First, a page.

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Shell E4 start-up ION Energy launches advanced portable Lithium-ion battery

Team YS
posted on 15th May 2018
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Energy storage start-up ION Energy has launched UDYR, an advanced portable lithium-ion battery. Earlier this year, ION Energy became a part of the Shell E4start-up hub in India.

Barely three months after its first acquisition, ION Energy, today, has launched UDYR - an intelligent, modular, and portable 48V lithium-ion battery. The company is a part of Shell E4 start-up hub in India.

Earlier in 2018, ION Energy acquired Freemens SAS, an industry pioneer in battery management systems and integrated software capabilities and barely three months after its first acquisition, ION Energy has launched UDYR - an intelligent, modular, and portable 48V lithium-ion battery.

With a solid presence in Europe, ION Energy plans to now expand manufacturing operations for its proprietary battery management systems to India to service the Asian market.

Team Photo - ION Energy
ION Energy Team Photo

In addition to developing energy storage systems, ION will also license its proprietary and chemistry agnostic battery management systems and software applications to other battery-manufacturers and OEMs. The company will formally launch at The Battery Show Europe 2018 on 15th of May and will look to have a growing list of key customers.

Founded by a team of PhDs with over four decades of experience in advanced electronics and battery systems, ION is building deep technology to optimise battery performance and life-extension for the new era of electric vehicles, energy storage, and connected devices.

ION Energy is backed by Shell, OMC Power, and Sattva Capital, as well as various other energy industry veterans and angel investors. The company expects to raise additional funding in 2018.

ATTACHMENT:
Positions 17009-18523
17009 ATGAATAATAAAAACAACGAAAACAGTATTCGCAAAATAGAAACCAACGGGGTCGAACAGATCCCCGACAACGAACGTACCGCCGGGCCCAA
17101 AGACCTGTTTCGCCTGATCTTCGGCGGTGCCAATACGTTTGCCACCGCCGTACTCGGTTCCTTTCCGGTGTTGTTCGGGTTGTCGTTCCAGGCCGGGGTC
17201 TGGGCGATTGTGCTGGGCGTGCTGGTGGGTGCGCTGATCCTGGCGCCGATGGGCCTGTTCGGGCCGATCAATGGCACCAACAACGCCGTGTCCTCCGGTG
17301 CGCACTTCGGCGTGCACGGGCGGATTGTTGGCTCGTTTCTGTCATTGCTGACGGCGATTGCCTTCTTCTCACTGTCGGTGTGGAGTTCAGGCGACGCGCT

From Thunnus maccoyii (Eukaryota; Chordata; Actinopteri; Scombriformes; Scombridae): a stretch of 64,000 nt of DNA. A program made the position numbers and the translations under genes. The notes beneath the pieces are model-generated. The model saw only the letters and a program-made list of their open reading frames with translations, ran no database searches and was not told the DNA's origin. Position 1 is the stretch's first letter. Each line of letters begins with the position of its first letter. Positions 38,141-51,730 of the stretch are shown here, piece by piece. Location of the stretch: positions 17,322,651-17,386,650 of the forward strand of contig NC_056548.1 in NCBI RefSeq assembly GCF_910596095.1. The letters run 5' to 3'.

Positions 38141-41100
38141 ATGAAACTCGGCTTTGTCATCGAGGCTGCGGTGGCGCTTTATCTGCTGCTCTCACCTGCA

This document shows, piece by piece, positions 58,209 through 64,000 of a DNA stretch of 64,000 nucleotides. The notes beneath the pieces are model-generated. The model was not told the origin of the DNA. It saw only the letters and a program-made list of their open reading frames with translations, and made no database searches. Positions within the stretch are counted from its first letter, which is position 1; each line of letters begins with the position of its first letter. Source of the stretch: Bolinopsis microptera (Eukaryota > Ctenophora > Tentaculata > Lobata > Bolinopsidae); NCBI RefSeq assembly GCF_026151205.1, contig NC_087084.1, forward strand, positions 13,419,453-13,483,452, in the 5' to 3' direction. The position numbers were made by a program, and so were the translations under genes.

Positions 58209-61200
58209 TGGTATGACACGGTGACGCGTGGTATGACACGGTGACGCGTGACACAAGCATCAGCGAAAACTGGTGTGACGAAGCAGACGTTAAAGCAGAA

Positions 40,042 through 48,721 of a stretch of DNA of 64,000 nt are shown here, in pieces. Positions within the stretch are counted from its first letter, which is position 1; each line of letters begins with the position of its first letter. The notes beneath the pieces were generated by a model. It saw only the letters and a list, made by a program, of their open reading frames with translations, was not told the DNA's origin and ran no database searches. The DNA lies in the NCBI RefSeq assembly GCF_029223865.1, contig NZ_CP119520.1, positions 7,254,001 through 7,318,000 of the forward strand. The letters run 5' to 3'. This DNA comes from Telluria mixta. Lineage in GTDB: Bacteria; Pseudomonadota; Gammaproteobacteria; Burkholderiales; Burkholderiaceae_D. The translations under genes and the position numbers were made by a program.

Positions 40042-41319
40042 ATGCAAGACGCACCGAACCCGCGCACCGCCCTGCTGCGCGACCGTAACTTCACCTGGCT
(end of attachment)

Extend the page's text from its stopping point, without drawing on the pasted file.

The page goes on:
UDYR - the advanced portable lithium-ion battery

UDYR is underlined by ION’s proprietary battery management system, software platform, and backend analytics. The battery is natively compatible with most electric two-wheelers and three-wheelers allowing automotive OEMs globally to use UDYR as a drop-in solution and accelerate their speed to market.

UDYR comes equipped with Bluetooth and CAN bus communication allowing for real-time, over the air (OTA) data relay to both the rider or asset-owner. This data can then be seamlessly integrated into ION’s suite of software applications for advanced battery analytics, warranty tracking, and vehicle location. In combination, UDYR’s features give a preview into the future of smart charging, Vehicle-to-Grid technologies, and EV fleet management.

Akhil & Alex
(L) Akhil Aryan, Co-Founder and CEO of ION Energy and (R) Alexandre Collet, Co-Founder and VP of Engineering, Freemens SAS

While the falling cost of lithium-ion batteries is accelerating the adoption of electric vehicles and energy storage faster than previously thought possible, the rapid deployment of these batteries is creating new challenges. The total cost of ownership for many electric vehicles is quickly reaching cost parity with traditional combustion engine models, but only if the asset is properly managed. Excessive or improper charging can lead to fast degradation of the lithium-ion batteries, resulting in reduced vehicle range, fewer charge cycles, and even safety liabilities. ION Energy’s proprietary battery management system (BMS) claims to enhance performance and increase battery life by up to 200 percent.

Of batteries and electric vehicles

Overall, electric vehicles and battery industry in India has seen a lot of action over the last one year. Earlier this year, the Indian government announced its target to have 30 percent of all vehicles as e-vehicles by 2030. Bengaluru-based electric start-up Ather Energy has recently announced pre-bookings for it S340 electric scooter will commence from June 2018. Mumbai-based Gegadyne Energy claims to be developing a battery that can last 50 times longer than lithium-ion batteries.

In another announcement, ISRO is now open to sharing EV-battery tech with private players. The move aims to free automotive companies from setting up their own battery plants, and reduce battery costs for car buyers.

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